Introducing Ben Pimenta
CAMERA is thrilled to be welcoming 4 new PhD researchers to our team this autumn. Ben Pimenta is joining us to work with Co-Investigator Elena Seminati in the Department for Health.
We asked Ben to tell us a little about himself and his PhD.
“I graduated from Bath with an MEng in Integrated Mechanical and Electrical Engineering before working for two years at an advanced lower-limb prosthetic technology manufacturer. There, the importance of gait analysis during patient testing became apparent, and my research interests became focussed on tools to gather useful data on amputees outside of laboratory settings during activities of daily living.
Previous collaboration between the university and my former company presented a potential example: a highly instrumented powered prosthetic ankle prototype tested in the state-of-the-art Applied Biomechanics Suite. Data gathered from the on-board sensors may provide insights that align with conventional lab-based methods: enabling tools for more rapid acquisition of data across a greater range of amputees and in more natural environments.
I have now returned to Bath to research under the supervision of the likeminded team that completed the biomechanical analysis of this device. The project aligns with CAMERA’s Digital Health and Assistive Technology theme – exploiting motion analysis technology in order to advance rehabilitation tools.”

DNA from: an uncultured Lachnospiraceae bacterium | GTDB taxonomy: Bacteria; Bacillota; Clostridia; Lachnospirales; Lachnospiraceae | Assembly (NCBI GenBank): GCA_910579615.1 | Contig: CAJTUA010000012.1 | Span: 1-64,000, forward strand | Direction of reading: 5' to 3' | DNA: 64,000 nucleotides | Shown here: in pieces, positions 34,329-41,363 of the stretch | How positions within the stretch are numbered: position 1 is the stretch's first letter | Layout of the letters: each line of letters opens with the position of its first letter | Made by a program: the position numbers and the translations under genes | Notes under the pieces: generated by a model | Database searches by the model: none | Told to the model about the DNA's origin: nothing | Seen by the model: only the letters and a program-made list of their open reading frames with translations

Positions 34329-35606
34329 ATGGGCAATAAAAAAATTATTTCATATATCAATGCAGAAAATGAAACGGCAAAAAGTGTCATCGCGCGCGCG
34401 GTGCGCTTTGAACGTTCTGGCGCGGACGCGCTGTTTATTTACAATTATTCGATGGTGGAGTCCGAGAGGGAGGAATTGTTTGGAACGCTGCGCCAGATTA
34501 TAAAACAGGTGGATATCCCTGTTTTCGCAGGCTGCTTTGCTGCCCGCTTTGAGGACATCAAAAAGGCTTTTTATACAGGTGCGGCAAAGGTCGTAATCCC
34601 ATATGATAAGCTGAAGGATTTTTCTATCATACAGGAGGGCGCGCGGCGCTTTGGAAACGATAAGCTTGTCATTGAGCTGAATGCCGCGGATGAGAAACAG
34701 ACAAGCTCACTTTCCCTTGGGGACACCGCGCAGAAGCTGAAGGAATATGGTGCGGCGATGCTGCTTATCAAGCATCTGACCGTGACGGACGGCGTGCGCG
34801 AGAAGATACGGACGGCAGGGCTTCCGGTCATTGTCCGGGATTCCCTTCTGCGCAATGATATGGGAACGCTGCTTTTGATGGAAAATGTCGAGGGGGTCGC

Rates of lower limb amputation are rising. Monitoring amputee gait is important for determining K level (functional activity) and prescribing assistive devices; assessing prescribed devices; and ongoing patient health given comorbidity susceptibility from reduced mobility. Typically, analyses occur in specialised clinics or gait laboratories, which limits representation of activities of daily life (ADLs) due to the controlled environment. Establishing and evaluating long-term effects across a range of amputees requires testing outside laboratories during ADLs, as highlighted on multiple occasions in the literature. However, to date most wearable monitoring technologies applied to amputees have provided datasets focussed on measures such as step count or high-level activity identification.
This PhD looks to extrapolate use of on-board prosthetic data for amputee gait monitoring towards a dedicated set of sensors specifically selected to enable an almost ‘digital twin’ model of an amputee-prosthetic system. An independent module will be designed to bespoke biomechanical monitoring and user-centred requirements, consisting of a wearable sensor suite which will be validated against the existing state of the art. The module could be integrated into any device cosmesis (cosmetic cover) on the prosthetic side, and insoles or instrumented clothing on the sound side: serving as a single expenditure to facilitate rapid acquisition of datasets and comparisons between multiple patients/devices using a consistent methodology.